For the next eight years, Greg learned about running and repairing a boat that size - the ins and outs of finding and catching snapper and grouper off the Dry Tortugas grounds 70 miles from Key West, and catching cod and other ground fish out on Cashes Ledge, 80 miles off Gloucester.
In time, his training on Madam and the Hooker came in handy. The boat added fishing for tuna on the edge of the Continental Shelf during the fall before heading south once more with the boat running 12 months a year.
In 1997, by now a veteran skipper, Greg bought the boat and business from Capt. Jerry Hill. Today, he owns it outright. Unlike some vessel owners Greg chooses not to turn over day-to-day operations to someone else. He does all of the trips himself.
If there is a funny noise coming from the engine room, he is on top of the problem in short order. If the fishing on one of his prized spots isn't up to standard, he has the anchor coming up, heading to other grounds - always fighting the clock to put fish in the coolers of his patrons.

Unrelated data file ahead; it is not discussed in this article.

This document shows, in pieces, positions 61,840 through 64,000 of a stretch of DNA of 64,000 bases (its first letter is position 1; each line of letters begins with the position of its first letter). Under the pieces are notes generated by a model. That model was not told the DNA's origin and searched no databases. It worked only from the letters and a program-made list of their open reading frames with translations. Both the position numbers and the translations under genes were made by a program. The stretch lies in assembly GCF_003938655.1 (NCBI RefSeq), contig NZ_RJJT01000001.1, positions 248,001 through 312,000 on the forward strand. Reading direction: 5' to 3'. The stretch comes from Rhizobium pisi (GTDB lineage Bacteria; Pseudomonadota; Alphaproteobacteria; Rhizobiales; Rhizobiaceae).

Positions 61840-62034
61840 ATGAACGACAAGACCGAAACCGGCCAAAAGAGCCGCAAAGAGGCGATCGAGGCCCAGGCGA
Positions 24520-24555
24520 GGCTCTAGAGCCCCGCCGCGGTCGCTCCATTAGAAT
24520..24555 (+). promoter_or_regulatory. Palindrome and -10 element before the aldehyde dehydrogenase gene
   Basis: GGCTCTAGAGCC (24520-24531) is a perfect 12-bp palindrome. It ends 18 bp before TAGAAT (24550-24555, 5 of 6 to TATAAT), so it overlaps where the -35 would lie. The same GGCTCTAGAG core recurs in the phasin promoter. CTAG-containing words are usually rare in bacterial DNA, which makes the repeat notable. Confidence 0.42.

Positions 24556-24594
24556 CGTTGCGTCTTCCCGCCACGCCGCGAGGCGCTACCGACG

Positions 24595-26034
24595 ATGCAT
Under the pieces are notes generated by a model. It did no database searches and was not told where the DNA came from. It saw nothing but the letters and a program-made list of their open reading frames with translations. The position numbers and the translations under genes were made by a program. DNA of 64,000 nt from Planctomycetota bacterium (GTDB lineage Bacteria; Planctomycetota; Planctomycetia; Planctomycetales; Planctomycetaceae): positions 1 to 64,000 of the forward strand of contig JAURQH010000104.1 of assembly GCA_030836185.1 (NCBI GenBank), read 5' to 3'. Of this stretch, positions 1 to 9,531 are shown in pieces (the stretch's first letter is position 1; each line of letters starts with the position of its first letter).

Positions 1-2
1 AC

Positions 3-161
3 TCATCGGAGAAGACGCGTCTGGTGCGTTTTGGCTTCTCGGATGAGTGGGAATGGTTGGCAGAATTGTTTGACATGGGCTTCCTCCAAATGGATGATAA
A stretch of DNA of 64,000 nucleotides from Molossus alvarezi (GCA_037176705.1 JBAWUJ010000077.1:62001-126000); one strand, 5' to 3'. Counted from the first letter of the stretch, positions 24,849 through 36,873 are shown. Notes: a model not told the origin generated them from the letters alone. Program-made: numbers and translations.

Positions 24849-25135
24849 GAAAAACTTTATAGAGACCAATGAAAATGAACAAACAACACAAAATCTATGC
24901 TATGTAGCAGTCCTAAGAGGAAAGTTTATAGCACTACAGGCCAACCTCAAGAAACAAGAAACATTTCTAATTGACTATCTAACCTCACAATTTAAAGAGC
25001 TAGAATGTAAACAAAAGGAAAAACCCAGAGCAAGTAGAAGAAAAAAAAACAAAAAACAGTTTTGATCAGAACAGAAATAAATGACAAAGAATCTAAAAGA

In 1993, Greg took time from the ever-consuming job of running a party boat to marry his longtime girlfriend, Sheri. Today they have a bright, fine daughter, Alexandra, 13, who goes to school in Key West, then heads north in the summer to spend time at the family home on the beach in Plymouth, Mass.
By all standards Greg has done well for himself - owning two homes, a boat and a business. And his daughter's college fund has been stockpiled through the years. This success has come - like most worthwhile things in this life - only with very hard work.
Last summer, I saw a sample of what it can be like to run a party boat business. On a Sunday evening in July, Greg returned to his dock at Rose's Marine in Gloucester and dropped off customers after a two-day fishing trip in the Gulf of Maine.